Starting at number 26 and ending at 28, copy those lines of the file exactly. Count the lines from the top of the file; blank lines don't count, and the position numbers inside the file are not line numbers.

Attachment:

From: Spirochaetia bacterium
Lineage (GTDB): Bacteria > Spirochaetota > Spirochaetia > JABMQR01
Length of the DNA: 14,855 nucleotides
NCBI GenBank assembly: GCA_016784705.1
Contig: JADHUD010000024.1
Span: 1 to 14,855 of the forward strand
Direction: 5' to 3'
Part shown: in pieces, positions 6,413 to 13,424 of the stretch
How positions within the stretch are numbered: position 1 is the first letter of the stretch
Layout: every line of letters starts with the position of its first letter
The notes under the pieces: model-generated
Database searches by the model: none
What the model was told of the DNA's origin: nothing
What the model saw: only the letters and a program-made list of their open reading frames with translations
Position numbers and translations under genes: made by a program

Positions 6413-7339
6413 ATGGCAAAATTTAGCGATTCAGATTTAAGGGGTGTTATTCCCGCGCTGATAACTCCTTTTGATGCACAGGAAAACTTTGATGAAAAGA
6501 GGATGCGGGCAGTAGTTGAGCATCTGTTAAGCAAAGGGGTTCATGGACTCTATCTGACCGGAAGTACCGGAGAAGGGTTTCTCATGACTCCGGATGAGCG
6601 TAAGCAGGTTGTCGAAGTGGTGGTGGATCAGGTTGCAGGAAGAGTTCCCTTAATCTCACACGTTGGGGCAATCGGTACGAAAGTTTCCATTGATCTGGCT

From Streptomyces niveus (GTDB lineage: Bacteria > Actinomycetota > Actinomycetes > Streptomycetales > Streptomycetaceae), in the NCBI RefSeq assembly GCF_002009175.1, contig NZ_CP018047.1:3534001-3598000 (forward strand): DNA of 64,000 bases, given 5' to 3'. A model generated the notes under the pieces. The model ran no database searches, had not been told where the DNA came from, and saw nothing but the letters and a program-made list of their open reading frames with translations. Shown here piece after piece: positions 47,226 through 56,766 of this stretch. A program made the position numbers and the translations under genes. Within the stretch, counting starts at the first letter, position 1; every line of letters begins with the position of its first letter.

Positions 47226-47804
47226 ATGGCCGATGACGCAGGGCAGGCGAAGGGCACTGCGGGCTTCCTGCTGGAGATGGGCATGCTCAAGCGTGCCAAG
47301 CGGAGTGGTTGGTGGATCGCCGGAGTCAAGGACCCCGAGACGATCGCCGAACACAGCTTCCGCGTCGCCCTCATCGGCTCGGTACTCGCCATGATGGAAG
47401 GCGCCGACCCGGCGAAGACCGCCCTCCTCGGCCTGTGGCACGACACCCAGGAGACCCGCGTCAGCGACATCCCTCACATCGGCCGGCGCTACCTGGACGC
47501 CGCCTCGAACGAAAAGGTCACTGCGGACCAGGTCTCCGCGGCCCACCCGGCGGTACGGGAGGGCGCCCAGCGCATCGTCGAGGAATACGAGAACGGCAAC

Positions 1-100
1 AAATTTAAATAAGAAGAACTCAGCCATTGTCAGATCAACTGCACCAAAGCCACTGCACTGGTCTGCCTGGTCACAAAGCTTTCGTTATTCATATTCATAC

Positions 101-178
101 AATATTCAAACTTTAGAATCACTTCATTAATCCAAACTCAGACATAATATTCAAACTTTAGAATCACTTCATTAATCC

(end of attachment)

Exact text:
Positions 1-100
1 AAATTTAAATAAGAAGAACTCAGCCATTGTCAGATCAACTGCACCAAAGCCACTGCACTGGTCTGCCTGGTCACAAAGCTTTCGTTATTCATATTCATAC

Positions 101-178